Israeli leaders should let wisdom prevail and enforce a derailed government-approved plan to expand a separate, pluralistic prayer space at the Western Wall.
Four years in the making, the contentious ritual change in Jerusalem’s Old City not only would recognize the expanding non-Orthodox presence at Judaism’s holiest site, but also would preserve Orthodox control of the traditional prayer sections there. The Wall is central to all Jews — in Israel and across the Jewish diaspora.
Israeli Prime Minister Benjamin Netanyahu is supportive of the plan but hasn’t ordered its enforcement nearly a year after Cabinet approval.
The prime minister’s stonewalling of advancing expanded egalitarian prayer at the Wall, presumably in deference to opposition from Israel’s haredi Orthodox Jews, is disconcerting, to say the least.
For Netanyahu to bow to pressure from the religiously insular wing of his Cabinet is to fail the Jewish people. By any measure, we’re as religiously diverse as we are ethnically rich.
The proposal may not be ideal, but it does accentuate the art of compromise to the longstanding divide over who is a Jew. Israel’s Chief Rabbinate and the haredi Orthodox parties linked to it oppose the plan, fearing legitimizing of Judaism’s Reform and Conservative movements.
Fuller egalitarian prayer at the Wall would be in keeping with Reform and Conservative custom yet solidify the sanctity of tradition in the area of the Wall under Orthodox purview.
The prime minister should take a cue from the Jewish Federations of North America (JFNA) and acknowledge the “growing sense of urgency” among American Jews to see a Wall scenario that embraces “a diversity of Jewish religious practice and expression.” He was in the vanguard of creating a mixed-gender prayer space before politics intervened.
It was Netanyahu who, before a Nov. 1 board meeting of the Jewish Agency for Israel (JAFI), declared, “We are one people and we have one Wall.” He vowed to act on the stalled deal, which was struck in January.
The agreement, brokered by JAFI Chairman Natan Sharansky, was negotiated by the liberal Women of the Wall, the haredi-led Western Wall Heritage Foundation, the Jewish Agency for Israel, the Israeli government and Israel’s Progressive (Reform) and Masorti (Conservative) streams of Judaism.
At stake is religious pluralism in Israel, a Jewish state by mandate with a secular government and a haredi-leaning Chief Rabbinate.
Under the agreement, an inclusive worship space to the south of the Western Wall Plaza near Robinson’s Arch would be significantly enlarged. The plan represents the ultimate compromise to a lingering dilemma dividing Israel’s haredi leadership and the Reform and Conservative movements — dominant movements in the U.S. and gaining traction in Israel.
A pluralist authority would oversee the pluralistic prayer space.
The agreement would enable the haredi leadership to retain oversight at the Orthodox section of the Wall — a tradition dating to 1968. That’s when the Ministry of Religious Affairs first erected a mechitzah, or religious barrier, there to separate men and women, taking advantage of Israel’s claim to the Wall following the Six-Day War of 1967.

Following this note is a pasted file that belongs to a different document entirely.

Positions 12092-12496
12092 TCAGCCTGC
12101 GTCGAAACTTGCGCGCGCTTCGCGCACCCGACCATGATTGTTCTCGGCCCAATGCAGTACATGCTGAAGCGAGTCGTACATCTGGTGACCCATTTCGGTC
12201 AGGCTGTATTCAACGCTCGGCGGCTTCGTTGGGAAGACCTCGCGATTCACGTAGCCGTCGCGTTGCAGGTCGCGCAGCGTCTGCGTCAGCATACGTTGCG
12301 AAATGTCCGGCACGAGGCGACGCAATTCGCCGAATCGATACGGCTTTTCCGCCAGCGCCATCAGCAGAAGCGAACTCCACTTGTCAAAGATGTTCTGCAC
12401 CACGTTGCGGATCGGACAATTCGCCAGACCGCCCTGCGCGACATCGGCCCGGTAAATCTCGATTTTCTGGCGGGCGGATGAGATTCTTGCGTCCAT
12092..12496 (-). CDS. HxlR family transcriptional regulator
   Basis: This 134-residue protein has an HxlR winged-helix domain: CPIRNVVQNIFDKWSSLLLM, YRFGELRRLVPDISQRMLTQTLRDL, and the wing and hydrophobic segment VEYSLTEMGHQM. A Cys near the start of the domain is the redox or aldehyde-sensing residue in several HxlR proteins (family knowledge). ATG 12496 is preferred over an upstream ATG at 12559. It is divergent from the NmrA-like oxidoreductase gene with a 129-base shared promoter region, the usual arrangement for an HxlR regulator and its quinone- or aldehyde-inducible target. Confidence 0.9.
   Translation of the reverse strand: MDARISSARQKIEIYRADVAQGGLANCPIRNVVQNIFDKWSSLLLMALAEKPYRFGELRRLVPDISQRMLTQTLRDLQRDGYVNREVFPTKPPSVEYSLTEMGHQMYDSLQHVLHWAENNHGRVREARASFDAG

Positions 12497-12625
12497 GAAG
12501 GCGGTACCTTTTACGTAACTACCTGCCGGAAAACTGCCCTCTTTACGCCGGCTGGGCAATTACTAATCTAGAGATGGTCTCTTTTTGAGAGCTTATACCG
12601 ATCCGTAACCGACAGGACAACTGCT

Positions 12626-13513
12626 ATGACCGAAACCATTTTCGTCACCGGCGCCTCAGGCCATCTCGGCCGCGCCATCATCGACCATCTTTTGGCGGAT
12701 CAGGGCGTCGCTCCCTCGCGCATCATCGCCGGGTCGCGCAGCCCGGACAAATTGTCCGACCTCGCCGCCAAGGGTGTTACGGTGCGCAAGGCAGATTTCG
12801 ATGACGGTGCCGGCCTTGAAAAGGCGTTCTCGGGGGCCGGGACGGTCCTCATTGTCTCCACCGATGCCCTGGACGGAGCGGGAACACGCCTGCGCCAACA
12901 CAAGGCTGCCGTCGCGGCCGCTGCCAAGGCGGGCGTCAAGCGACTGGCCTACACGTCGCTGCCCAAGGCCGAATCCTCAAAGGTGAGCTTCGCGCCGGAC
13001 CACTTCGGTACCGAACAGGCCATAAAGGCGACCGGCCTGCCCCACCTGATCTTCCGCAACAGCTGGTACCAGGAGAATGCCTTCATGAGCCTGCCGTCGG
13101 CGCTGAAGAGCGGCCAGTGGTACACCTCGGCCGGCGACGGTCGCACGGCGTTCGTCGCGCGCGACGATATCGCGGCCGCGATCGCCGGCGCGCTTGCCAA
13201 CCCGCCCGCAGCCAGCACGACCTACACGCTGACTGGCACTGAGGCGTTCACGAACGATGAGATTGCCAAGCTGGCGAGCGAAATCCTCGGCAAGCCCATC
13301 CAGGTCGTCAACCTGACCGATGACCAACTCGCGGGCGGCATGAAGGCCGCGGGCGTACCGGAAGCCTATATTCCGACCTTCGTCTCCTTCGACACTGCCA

The agreement fell apart when a haredi-driven petition filed in June with the Supreme Court of Israel sought a stay. In reaction, the Women of the Wall joined with Progressive and Masorti leadership in October to petition the high court to order the government to move on the plan.
The International Rabbinic Fellowship (IRF), an Orthodox rabbinical group, said the plan “can be improved upon” by demarcating a space for Orthodox women’s groups that “do not want to engage in full egalitarian prayer but do want to read from the Torah.” Still, the IRF gave its support, calling the plan “a positive step” to making the Wall “a public place where all Jews can experience the presence of the Divine according to the dictates of their conscience.”
It doesn’t help that Israel’s Sephardi Orthodox Shas political party has proposed a bill that calls for fining or jailing Western Wall visitors who join in egalitarian prayer or female visitors to the Wall who wear a tallit, lay tefillin or read from the Torah.
Israel is the Jewish state — as such the ancestral homeland for all Jews. Diaspora Jews don’t control Israeli government decisions but their views should matter, especially in regard to prayer at the Wall, which is in Israel but belongs to the Jewish people. Pluralistic prayer at the Wall is a concern between the state and the Jewish people, not between the haredi and non-Orthodox Jews.
Equally unnerving is the haredi response to the Women of the Wall bringing Torah scrolls into or wearing prayer shawls at the women’s section of the traditional prayer space, against Western Wall Heritage Foundation policy. Branding those who perform the rituals “Nazis” and “whores” is abhorrent.
World Jews have more pressing themes to address than restrictive prayer at the Wall: for example, festering anti-Zionism in vast parts of the Middle East; dangerously rising anti-Jewish sentiment in the West; and a relentless bias against Israel in some corridors of the United Nations. In Israel, high domestic housing and food prices and a host of religious lifecycle issues also must be addressed.
So the quicker striking a balance to the ideological dispute at the Wall is achieved — in effect, securing Orthodox tradition without shunning non-Orthodox beliefs — the better. It’s unfortunate the public and legal struggle must drag on because a faction that helped draft the promising agreement reneged on backing it.
There’s no perfect solution to the religious rift at the Western Wall, but the status quo clearly isn’t the way forward.
Here’s hoping Israel cultivates a political environment to tweak the Sharansky-brokered plan and usher it into law — quickly — so it doesn’t die on the vine of Jewish infighting.